Dissociative Identity Disorder

An individual suffering from dissociative identity disorder (DID) displays multiple personalities/identities, and they have multiple beliefs and ideas that often contradict each other. They may experience memory loss and often suffer from amnesia and depersonalization, and they live their life as if watching themselves in a movie.

Borderline Personality Disorder

Issues with relationships and self-esteem, as well as impulsivity characterize borderline personality disorder, which is often associated with depression, eating disorders, and substance abuse. Those with the disorder are known to be involved in self-harm, which includes cutting, burning, and driving recklessly. Sufferers generally have anger issues, a low self worth, and an intense fear of being left alone. They may experience paranoia, and suffer from suicidal thoughts and tendencies.

Antisocial Personality Disorder

An individual diagnosed with antisocial personality disorder experiences a complete detachment from friends and family, and society in general. They can lie, cheat, and even commit violent crimes against “loved ones” and feel no remorse for their actions. Sometimes referred to as “sociopaths,” individuals with the disorder display a complete disregard for social norms and laws, and they often find themselves conning others for personal gain and pleasure.  They impulsively lie and have no regard for the safety and well being of the people around them. The disorder is characterized by all of the following: irresponsibility, aggressiveness, difficulties with the law, narcissism, lack of long-term goals, and an inability to control behavior and boredom.

Major Depressive Disorder

Major depressive disorder, more commonly known as depression, is characterized by a blue mood, loss of interest in previously enjoyable activities, and a low self esteem.  The disorder has an aversive effect on the sufferer’s family, work and school life, as well as sleeping and eating habits and general health.  One diagnosed with depression often experiences a preoccupation with social situations, thoughts of worthlessness, and self-hatred. They may also be inflicted with a reduced sex drive, social withdrawal, and thoughts of death/suicide.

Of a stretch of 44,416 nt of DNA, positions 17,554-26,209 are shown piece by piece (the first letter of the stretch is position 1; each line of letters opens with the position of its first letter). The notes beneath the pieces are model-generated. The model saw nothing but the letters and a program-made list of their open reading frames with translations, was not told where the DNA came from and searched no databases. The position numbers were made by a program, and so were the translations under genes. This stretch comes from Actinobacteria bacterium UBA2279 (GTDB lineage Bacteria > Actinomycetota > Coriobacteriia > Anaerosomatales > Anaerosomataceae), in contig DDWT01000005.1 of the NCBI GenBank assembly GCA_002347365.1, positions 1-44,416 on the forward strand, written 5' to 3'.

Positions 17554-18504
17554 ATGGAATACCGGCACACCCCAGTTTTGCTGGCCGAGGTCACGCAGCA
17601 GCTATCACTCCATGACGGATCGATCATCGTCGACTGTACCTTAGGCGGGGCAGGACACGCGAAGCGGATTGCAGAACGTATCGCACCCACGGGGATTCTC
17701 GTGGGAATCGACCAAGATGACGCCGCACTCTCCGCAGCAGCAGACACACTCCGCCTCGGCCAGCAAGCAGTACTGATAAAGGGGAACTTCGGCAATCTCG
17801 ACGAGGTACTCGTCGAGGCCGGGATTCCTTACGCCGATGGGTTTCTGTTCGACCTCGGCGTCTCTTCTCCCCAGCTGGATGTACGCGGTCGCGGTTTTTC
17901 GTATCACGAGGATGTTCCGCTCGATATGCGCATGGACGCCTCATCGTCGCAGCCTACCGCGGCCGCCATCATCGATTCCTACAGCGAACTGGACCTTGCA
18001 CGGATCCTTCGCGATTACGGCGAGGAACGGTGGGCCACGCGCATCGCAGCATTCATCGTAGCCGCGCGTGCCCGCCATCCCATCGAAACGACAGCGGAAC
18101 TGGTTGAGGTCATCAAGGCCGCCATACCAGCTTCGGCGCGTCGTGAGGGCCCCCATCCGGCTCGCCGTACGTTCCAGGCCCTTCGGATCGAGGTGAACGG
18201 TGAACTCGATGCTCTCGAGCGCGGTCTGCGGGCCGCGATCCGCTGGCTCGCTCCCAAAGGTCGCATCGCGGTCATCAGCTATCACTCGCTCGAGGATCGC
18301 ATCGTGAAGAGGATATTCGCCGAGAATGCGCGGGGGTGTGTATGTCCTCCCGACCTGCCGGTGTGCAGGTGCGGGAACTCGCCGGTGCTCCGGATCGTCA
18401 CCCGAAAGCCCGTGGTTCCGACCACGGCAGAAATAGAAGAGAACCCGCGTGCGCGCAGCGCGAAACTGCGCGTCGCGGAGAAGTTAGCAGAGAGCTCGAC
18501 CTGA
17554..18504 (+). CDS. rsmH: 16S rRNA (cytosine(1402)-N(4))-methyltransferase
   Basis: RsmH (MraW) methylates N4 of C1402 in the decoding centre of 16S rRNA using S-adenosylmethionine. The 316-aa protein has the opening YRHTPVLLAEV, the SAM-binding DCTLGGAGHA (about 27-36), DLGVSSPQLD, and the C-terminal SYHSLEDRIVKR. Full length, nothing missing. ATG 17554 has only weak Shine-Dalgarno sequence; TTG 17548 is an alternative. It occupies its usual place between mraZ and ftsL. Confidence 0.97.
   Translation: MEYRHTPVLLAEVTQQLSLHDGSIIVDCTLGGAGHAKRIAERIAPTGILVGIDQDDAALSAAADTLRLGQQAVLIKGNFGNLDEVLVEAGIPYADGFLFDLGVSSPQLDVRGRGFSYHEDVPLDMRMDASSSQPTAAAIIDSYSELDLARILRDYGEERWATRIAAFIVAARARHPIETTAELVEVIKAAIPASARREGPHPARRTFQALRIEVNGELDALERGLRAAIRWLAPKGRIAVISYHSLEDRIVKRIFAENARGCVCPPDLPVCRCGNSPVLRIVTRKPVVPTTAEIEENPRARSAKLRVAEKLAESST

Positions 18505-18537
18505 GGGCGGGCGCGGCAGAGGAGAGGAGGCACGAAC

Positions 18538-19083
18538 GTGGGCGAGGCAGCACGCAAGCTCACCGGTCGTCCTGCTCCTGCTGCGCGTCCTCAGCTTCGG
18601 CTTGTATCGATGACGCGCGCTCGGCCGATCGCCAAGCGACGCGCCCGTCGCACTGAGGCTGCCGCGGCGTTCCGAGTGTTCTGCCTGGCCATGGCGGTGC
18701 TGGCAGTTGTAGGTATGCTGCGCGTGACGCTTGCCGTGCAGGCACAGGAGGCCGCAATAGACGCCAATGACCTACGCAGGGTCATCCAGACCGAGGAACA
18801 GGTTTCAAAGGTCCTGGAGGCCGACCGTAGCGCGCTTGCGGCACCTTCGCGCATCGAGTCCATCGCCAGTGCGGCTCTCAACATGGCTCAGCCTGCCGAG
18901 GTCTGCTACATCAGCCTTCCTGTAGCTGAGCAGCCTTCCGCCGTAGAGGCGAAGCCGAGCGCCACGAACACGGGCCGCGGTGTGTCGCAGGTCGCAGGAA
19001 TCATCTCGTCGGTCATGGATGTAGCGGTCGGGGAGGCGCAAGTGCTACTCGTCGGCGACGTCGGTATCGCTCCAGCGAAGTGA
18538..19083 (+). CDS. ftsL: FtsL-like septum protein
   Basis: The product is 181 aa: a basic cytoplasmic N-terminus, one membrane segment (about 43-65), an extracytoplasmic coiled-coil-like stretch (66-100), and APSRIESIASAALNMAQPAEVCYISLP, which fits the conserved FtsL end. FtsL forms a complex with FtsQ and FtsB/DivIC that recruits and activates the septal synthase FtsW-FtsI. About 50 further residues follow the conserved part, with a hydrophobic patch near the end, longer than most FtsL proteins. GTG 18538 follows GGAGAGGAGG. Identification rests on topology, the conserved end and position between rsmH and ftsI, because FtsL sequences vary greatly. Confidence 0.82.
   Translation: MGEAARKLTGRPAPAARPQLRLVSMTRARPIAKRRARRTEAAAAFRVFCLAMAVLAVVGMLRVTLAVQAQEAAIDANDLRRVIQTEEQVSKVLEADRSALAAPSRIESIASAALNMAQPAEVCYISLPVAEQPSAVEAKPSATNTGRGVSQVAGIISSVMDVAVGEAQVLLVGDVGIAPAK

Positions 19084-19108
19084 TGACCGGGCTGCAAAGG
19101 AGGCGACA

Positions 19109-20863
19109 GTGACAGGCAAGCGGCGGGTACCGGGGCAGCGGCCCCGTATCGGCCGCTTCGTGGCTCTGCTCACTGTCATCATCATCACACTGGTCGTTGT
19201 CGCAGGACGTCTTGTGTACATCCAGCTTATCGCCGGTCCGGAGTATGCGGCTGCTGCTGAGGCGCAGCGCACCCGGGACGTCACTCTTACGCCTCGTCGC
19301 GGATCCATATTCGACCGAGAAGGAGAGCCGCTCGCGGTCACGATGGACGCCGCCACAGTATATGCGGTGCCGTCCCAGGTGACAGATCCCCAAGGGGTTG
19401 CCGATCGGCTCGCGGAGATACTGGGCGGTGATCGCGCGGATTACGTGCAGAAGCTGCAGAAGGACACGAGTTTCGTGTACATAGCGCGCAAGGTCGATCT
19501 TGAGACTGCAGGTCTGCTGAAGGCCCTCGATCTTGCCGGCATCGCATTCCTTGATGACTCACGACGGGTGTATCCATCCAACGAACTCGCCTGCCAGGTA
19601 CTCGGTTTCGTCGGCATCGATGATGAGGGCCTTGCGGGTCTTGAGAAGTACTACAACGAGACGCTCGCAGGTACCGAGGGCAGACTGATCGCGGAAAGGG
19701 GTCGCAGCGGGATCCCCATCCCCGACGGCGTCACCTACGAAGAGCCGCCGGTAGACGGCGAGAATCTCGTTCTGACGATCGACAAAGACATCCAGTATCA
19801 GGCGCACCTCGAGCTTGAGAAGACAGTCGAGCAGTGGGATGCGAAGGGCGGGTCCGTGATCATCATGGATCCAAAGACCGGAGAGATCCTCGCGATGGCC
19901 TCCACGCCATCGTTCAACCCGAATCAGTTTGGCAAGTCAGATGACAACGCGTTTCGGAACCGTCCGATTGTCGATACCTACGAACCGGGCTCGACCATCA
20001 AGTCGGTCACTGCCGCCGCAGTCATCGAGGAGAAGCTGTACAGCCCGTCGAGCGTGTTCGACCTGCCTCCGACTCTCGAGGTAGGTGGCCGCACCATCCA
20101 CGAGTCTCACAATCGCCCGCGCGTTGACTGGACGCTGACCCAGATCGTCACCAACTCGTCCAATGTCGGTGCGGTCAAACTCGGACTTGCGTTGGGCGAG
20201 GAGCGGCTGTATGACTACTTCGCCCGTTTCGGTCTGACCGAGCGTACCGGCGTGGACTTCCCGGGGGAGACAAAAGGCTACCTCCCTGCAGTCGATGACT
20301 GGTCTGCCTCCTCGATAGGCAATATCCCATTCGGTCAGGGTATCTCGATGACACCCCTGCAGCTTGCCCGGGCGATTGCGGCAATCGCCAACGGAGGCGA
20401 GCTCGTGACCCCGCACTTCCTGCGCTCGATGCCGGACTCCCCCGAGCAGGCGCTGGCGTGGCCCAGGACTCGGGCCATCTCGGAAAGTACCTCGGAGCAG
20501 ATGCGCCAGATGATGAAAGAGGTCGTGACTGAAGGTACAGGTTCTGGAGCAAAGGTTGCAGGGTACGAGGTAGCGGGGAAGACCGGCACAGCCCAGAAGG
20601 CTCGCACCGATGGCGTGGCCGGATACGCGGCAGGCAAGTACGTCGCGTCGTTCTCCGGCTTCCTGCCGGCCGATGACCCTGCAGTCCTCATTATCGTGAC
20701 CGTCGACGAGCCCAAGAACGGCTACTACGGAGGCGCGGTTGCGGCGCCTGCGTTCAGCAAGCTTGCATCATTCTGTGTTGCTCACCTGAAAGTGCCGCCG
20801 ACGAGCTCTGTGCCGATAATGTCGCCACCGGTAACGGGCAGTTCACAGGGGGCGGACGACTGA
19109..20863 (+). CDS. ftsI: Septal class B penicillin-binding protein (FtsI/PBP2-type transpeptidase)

Bipolar Disorder

Those suffering from bipolar disorder, also called manic-depressive disorder, swing from one extreme to another. During their “manic” phases, they are highly productive and hyperactive, accomplishing in a short amount of time what would take the average person much longer to do. They are euphoric and elated during this state, and experience an abnormal level of happiness, as if high on drugs. The manic state is also characterized by restlessness, racing thoughts, high sex drive, and a tendency to make grandiose plans.

During their depressive states, on the other hand, they are quite the opposite. They experience irritability, loss of energy, anxiety, uncontrollable crying, need for sleep, difficulty making decisions, and even thoughts of death.

Panic Disorder

Someone inflicted with panic disorder experiences severe panic attacks, and they have an ongoing concern about having their next attack. An attack involves extreme anxiety, and one may feel as if they’re having a heart attack instead of a panic attack, as the symptoms of a panic attack mirror the symptoms of having a heart attack.  During a panic attack, a sufferer experiences a rapid heartbeat, dizziness, sweating, trembling, uncontrollable fear, and hyperventilation. The average attack lasts ten minutes, but it can last as few as 1-5 minutes, or as long as twenty minutes. Attacks can be regular occurrences, and they can even happen as often as weekly or daily. There is a correlation between being inflicted with panic disorder and experiencing agoraphobia.